Site Architecture. But how does usability come into action? Like books, ecommerce sites normally contain a great number of pages. And the way you structure your website determines its usability and conversion, and how easily Google can find and index each page.
A “flat architecture” is an ideal design for any website because it simplifies the customers’ browsing experience with as few clicks as possible. The structure goes like this:
Product category (Neckties)
Linking between your categories and product pages is encouraged to pass link juice to pages that are more targeted for ranking. If you happen to have a large inventory, it’s best to categorize your items accurately to avoid confusing Google’s algorithm.
Mobile-Friendly Website. Although online shopping is more like an obsession now, 61% of customers are likely to go to a competitor’s site if they’ve experienced a mobile unfriendly site.
Ranking on Google’s SERPs also becomes a mess for most businesses because developing a mobile version of their website causes duplication of content. Fortunately, ecommerce sites can now code a site (without creating more), which makes their page accessible to any device.
Communicate to your web developer about this, or go to Themeforest.net to buy and personalize a responsive design template.
Take care of your meta settings
Targeting the right words and knowing how to use them will surely add up to your sales and SEO score.
Meta tags will need some attention because using a specific template to finish all the content for a product with multiple variations won’t significantly optimize each page. To ensure that you show up in the SERPs, focus on writing well-optimized tags for your top 10-50 most important category and product pages.
Compelling titles, descriptions, and product and category page contents will power up your CTR (Click-Through Rate), so consider adding the following to help you appear in long-tail searches as well:
- Modifiers (e.g., Online, Cheap, Best)
- “Click Magnet” Words (e.g., Free Shipping, Sale, 20% off)
- Action Words (e.g., Click, Buy, Learn)
To speed up the work, you may want to apply a template to the rest of the content with a ton of product variations. But beware of the necessary details that need to be on particular categories and subcategories. Let’s say you’re selling women’s activewear and workout equipment. You want your title and description tag to look like this:
Quality Knit Activewear Set: FREE Shipping
Shop the best deals on your favorite activewear! Avail today to get FREE shipping with no minimum amount required. Click here to discover our catalog.
The longer the content is, the more it tends to rank in Google. Not only do your customers want to picture what product they’re really getting, but Google’s algorithm can also understand your page deeper through the amount of information you provide—1000+ words ideally only for your top 10-50 most important category and product pages.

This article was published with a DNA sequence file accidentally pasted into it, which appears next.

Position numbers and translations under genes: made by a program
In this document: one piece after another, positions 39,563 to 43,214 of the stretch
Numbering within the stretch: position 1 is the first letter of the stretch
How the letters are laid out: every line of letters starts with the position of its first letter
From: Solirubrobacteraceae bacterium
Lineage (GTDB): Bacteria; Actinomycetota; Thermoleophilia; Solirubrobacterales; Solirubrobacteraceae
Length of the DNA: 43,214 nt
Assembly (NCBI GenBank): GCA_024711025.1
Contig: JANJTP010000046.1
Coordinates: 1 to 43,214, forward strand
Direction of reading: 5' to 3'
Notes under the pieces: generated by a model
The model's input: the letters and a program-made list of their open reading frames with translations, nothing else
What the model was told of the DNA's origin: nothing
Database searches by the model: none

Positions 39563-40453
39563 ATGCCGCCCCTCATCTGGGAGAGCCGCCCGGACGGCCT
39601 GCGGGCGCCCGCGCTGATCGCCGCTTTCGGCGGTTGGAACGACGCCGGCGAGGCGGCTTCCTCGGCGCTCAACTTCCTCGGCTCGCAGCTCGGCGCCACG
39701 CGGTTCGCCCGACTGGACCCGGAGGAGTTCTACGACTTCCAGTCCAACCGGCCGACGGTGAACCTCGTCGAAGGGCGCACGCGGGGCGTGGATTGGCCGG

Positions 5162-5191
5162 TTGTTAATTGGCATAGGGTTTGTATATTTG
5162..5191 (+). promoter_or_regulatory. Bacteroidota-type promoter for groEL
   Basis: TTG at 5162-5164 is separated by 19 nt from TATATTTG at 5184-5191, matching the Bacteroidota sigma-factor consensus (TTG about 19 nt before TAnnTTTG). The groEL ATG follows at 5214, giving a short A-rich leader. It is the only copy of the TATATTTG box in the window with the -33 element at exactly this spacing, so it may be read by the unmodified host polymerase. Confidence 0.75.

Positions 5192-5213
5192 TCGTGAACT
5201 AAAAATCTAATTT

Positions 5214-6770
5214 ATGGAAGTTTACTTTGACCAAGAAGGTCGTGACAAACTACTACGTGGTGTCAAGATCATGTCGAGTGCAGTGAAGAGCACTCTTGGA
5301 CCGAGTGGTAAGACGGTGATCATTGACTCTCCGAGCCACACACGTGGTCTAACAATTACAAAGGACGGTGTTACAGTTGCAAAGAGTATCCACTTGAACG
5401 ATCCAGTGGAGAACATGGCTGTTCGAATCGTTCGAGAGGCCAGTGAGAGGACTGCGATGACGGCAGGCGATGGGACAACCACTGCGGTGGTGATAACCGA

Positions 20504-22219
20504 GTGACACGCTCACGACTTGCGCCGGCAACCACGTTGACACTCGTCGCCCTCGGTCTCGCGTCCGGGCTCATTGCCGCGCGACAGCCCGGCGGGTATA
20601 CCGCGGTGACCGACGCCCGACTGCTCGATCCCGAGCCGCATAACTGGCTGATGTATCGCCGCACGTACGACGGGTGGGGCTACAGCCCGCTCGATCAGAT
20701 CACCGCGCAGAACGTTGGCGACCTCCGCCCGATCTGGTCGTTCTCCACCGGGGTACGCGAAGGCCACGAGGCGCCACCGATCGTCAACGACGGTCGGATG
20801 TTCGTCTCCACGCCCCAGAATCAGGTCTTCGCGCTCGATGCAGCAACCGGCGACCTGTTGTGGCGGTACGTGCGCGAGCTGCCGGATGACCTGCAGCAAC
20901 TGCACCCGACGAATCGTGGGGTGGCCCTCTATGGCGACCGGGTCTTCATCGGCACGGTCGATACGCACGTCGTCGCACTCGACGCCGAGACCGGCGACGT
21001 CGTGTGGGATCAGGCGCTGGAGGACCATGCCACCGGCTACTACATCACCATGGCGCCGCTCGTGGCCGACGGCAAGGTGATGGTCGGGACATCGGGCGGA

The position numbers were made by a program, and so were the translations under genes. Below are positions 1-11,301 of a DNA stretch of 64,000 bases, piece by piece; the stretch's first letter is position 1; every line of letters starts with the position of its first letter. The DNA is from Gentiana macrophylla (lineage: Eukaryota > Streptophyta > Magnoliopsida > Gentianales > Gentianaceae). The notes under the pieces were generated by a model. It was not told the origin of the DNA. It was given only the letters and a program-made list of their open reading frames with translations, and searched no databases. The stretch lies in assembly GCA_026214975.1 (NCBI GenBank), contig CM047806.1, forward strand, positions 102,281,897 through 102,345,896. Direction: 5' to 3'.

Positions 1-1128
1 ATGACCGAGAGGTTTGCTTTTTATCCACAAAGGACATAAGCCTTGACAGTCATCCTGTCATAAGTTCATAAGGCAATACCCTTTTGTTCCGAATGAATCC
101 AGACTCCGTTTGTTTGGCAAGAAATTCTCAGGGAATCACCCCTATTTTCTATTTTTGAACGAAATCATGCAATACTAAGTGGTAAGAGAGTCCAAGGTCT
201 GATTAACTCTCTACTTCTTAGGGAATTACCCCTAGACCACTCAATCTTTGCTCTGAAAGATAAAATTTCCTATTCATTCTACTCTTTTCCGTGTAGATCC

Bonus: Besides content-rich pages that Google loves, conversion then becomes highly present! According to Jupiter Research, 77% of customers approach the reviews first before purchasing online. Therefore, you can increase your ecommerce conversion rate by 14-76% by putting product reviews to your online store, as studied by the Internet Retailer.
Don’t forget to apply your keywords because they suffice your settings heavily. Give your content a pinch of the main keywords by 3-5x. Then add some closely related words and phrases through your LSI (Latent Semantic Indexing) keywords.
Https + http/2
This isn’t as complicated as you think. HTTPS, the encrypted version of HTTP, is a protocol that prevents the communication between your browser and server from being attacked. Instead of seeing a customer’s credit card details or other personal information, attackers would rather find random characters.
HTTP/2, on the other hand, solves performance issues from your website by making it faster, more robust, and applicable for multiplexing.
Google has announced that these two contribute as (lightweight) ranking signals.
How to audit your website
Ecommerce websites tend to have multiple pages for all their content. In the competition to rank and sell, it only takes one move to make a difference. By covering possible holes through your technical SEO, you can be in the run to top the others.
This happens if slight variations of a product or category page create a URL for each page and get indexed by Google, or if there are identical descriptions in some pages.
To fix this, noindex URLs of pages that are similar to the others and don’t bring traffic. Then apply canonical tags to ensure Google indexes only one of the pages.
You want Google to know you well so you can rank better. However, thin content won’t let that happen. You could use Raven Tools to identify all pages that have little to no content. Then make them at least 500-1000+ words each.
You may try using a template for the rest of the content so you won’t have to spend much time bulking up.
If you seriously want to obtain traffic on your main pages, don’t confuse Google by letting these pages share for the same keyword. Solve this by listing all your keywords and focusing on adding them to each of the pages you want to rank for.
Of course, your important pages are worth discovering, but that would be impossible if these pages are over three clicks away. Assess and adjust your linking structure so they’re fewer clicks away from the home page. You may use Ahrefs to perform this.
With more chances to bring flavor, huge traffic, and conversion to your website, let’s head over to your content.